Land use and climate change are affecting the abundance and distribution of species, altering biological communities, ecosystems, and their associated services to humans (Parmesan & Yohe, 2003; Cardinale et al., 2012; Kortsch et al., 2015; Nadeau, Urban & Bridle, 2017). Both factors are the main contributors to the global decline of reptiles (Ribeiro et al., 2009; Schneider-Maunoury et al., 2016; Sunny, González-Fernández & D’Addario, 2017). In fact, some studies indicate that 20% of the world’s reptile species are threatened (Böhm et al., 2013) because they are particularly sensitive to environmental changes due to their low dispersal capacity and thermal ecology (Huey, 1982; Castellano & Valone, 2006; Ribeiro et al., 2009; Russildi et al., 2016). Studies predicting biological responses to land use and climate change are therefore necessary to assess the potential impacts of these changes and develop management decisions and conservation strategies (Jimenez-Valverde & Lobo, 2007; Nadeau, Urban & Bridle, 2017) to mitigate negative impacts. Information concerning species’ distributions is essential in these cases (Liu, White & Newell, 2013). Through species occurrence data and environmental information, we can generate environmental niche models that can be used to predict the location of particular areas where environmental conditions are favorable for the presence of the species of study (Suárez-Atilano, 2015).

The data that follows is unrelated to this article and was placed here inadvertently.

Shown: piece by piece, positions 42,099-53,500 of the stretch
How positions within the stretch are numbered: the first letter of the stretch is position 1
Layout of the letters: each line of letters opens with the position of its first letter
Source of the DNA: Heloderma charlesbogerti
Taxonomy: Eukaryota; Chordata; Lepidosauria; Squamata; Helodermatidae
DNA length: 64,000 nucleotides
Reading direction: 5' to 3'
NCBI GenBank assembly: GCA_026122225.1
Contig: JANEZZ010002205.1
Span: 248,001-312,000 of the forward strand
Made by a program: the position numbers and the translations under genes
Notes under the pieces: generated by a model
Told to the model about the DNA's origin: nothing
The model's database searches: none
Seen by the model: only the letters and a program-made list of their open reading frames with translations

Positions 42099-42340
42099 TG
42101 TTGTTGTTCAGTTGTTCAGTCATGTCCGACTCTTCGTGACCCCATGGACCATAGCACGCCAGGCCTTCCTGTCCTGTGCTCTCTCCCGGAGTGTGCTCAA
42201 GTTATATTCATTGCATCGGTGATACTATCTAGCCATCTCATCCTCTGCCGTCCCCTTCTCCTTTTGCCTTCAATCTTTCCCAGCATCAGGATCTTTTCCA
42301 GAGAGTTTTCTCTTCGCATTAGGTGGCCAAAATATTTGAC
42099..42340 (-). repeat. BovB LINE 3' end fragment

The Trans-Mexican Volcanic Belt (TMVB) is a set of mountain ranges and volcanoes of different ages, aligned on a strip that crosses Mexico from west to east. It is a transition area between Nearctic and Neotropical regions that results in an overlap of biotas from both regions (Suárez-Atilano, 2015). Its geological history and geographic position make it a very complex area with 30 distinct climatic types and several different vegetation communities, such as coniferous forests (Pinus sp. and Abies sp.), oak forests (Quercus sp.), mesophyll forests, alpine pastures, subalpine scrub, and riparian vegetation zones (Espinoza & Ocegueda, 2007). For these reasons, the TMVB has the second highest herpetological richness in Mexico and is the most important biogeographic region of the country in number of endemic amphibian and reptile species (Flores-Villela & Canseco-Márquez, 2007; Sunny, González-Fernández & D’Addario, 2017). Due to the complex characteristics of the TMVB, the montane taxa of this region have been exposed to a sky-island dynamic through climate fluctuations (Mastretta-Yanes et al., 2015), consequently, the high-altitude-adapted species could be especially vulnerable to climate change as they may be limited by future rising temperatures (Sunny, González-Fernández & D’Addario, 2017). Moreover, the TMVB is one of the most disturbed regions in the country as it contains the biggest metropolitan areas of Mexico (CONAPO, 2010; Sunny, González-Fernández & D’Addario, 2017).